who will find it difficult to appreciate this thing's playfulness, but it's clear that Mason's goals are entirely different now than they've ever been in the past.
Don't mistake Maggio's newfound whimsy for any kind of lyrical decline, however; Sleep Study
still hits hard whenever it damn well pleases. 'That's What Concerns Me, Man' sneaks in the line "god I hope that we’re more than the things that we’ve felt", 'Midnight Math' floats through gorgeously lush Grandfather
-esque acoustics to arrive at the oddly impactful knockout blow "sometimes love is shutting the fuck up", and 'Meet Me In The Darkroom' says more with its breathtakingly starlit aura than any excerpt that I could possibly single out. The philosophical nuggets are strategically juxtaposed to contrast the emotionally aloof humor, and the result is a series of one-two punches that could paint Sleep Study
as either an absurd joke or inherently clever - it's up to you to decide. The closer, 'Runner's Heart', does seem to steer us towards the latter, though, via observations of how pain wears us down over time ("Is your life just happening to you? You don’t really want control do you? You know losing doesn’t hurt like it used to...") and keen reflections on identity and growth which culminate in the closest thing that Sleep Study
has to a rock crescendo: "Guess I don’t miss too much about the people I used to be / They’re all just cynical faces laid out in rows on a character screen / But every now and then I call one up to hear them breathe on the other line / I think I hear the call waiting tone / I bet that’s me checking in from the next life...I should answer, right?"
Most criticism and/or apathy, where it exists, will stem from Sleep Study
's relative calm on the instrumental front. Even in the face of blunt criticism, there'd still be a certain level of irony to enjoy when you consider the title of this EP (and its predecessor), the intentionally ethereal/dreamlike themes, and the fact that the whole thing was at least partially inspired by Mason's longtime battle with narcolepsy. Nevertheless, one can't entirely dismiss such critiques out of hand, because aside from 'Origin Story' and 'Runner's Heart', Sleep Study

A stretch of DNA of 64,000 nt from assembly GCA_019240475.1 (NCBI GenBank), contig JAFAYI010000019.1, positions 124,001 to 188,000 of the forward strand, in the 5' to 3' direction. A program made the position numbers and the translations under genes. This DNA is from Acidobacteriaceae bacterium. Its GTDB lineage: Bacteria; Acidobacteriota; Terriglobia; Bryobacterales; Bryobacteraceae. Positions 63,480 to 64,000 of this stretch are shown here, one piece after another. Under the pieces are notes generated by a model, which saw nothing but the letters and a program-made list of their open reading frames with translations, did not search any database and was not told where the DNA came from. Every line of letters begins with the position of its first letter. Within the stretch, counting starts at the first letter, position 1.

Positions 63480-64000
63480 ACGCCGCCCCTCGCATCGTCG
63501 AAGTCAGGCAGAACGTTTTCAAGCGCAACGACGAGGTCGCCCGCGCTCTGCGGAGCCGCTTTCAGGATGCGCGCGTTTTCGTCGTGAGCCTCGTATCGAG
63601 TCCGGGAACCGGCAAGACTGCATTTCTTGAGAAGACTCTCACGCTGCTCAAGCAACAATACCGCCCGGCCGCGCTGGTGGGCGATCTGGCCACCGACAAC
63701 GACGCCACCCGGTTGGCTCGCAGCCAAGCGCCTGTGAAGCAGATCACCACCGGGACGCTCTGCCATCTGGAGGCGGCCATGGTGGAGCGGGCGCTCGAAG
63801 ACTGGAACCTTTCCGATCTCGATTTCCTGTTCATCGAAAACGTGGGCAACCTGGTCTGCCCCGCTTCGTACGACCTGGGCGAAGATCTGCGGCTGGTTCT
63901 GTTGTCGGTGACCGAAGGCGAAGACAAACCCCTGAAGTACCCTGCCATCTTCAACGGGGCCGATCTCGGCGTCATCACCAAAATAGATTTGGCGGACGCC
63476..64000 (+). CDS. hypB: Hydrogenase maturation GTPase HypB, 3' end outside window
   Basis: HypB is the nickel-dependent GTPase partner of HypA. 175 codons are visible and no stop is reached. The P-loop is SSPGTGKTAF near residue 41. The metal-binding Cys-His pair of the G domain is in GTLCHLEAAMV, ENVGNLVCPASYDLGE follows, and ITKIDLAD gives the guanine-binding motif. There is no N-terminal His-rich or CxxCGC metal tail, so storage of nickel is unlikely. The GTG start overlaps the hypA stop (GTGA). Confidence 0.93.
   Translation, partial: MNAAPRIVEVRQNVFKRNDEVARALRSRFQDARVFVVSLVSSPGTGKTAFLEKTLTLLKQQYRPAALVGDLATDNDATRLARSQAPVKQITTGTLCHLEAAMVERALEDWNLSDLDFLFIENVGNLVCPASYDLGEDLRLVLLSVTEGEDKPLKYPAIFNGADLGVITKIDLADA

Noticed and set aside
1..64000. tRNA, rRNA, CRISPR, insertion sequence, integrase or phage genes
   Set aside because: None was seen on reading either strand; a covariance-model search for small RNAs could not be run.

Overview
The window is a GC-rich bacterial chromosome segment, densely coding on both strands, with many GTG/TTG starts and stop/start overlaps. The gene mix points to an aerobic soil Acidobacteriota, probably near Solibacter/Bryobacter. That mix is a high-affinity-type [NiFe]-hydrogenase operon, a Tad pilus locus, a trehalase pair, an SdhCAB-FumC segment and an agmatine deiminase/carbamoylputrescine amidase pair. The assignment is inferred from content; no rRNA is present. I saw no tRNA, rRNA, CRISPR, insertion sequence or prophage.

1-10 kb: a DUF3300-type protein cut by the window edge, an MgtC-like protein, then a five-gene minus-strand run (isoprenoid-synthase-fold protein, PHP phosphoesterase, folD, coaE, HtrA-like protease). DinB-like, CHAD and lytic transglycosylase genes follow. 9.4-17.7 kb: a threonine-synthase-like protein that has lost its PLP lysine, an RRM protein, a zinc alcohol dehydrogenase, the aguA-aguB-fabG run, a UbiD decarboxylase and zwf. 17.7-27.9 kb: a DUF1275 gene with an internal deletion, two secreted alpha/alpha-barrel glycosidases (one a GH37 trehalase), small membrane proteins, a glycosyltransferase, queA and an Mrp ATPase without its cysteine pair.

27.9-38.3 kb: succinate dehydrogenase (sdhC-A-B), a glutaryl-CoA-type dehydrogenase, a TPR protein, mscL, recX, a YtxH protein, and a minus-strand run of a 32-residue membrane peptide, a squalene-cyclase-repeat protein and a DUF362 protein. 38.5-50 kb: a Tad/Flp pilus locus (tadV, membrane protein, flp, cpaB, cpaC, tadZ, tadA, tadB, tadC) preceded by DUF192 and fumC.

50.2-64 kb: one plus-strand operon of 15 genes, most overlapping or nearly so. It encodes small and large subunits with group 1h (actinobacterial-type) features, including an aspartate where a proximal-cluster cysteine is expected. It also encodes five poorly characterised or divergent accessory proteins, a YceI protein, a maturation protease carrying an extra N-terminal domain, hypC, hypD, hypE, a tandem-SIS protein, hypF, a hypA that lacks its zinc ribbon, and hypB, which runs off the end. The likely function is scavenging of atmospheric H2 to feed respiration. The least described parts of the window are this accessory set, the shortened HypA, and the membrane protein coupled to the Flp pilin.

does largely ebb and flow within its own comparatively mellow universe. Tigers on Trains fans will likely have less to complain about than Republic of Wolves diehards, but those coming in from an outside perspective with no prior knowledge of Maggio's work will at best find this mesmerizing and at worst find it lacking energy. If you're leaning towards the latter, then I'd point you to the lyrics as a means of lending gravity to the moment.
Taken in context, Sleep Study
delivers a worthy opposing view to Dream Journal
's pervading seriousness. It's more than just a different side of the same coin, though, as it demonstrates a measurable degree of maturation: if our existence - at-large and floating through infinite space - is out of our hands, then why worry? It's a sentiment best expressed when Maggio sings, "yeah it is what it is, you'll survive 'til you don't" alongside "I'm getting used to not having a clue." It's not giving up so much as it is embracing what you can
control and letting go of the rest. Sleep Study
seems to understand that perception is everything, and that's a message worth projecting when times get tough.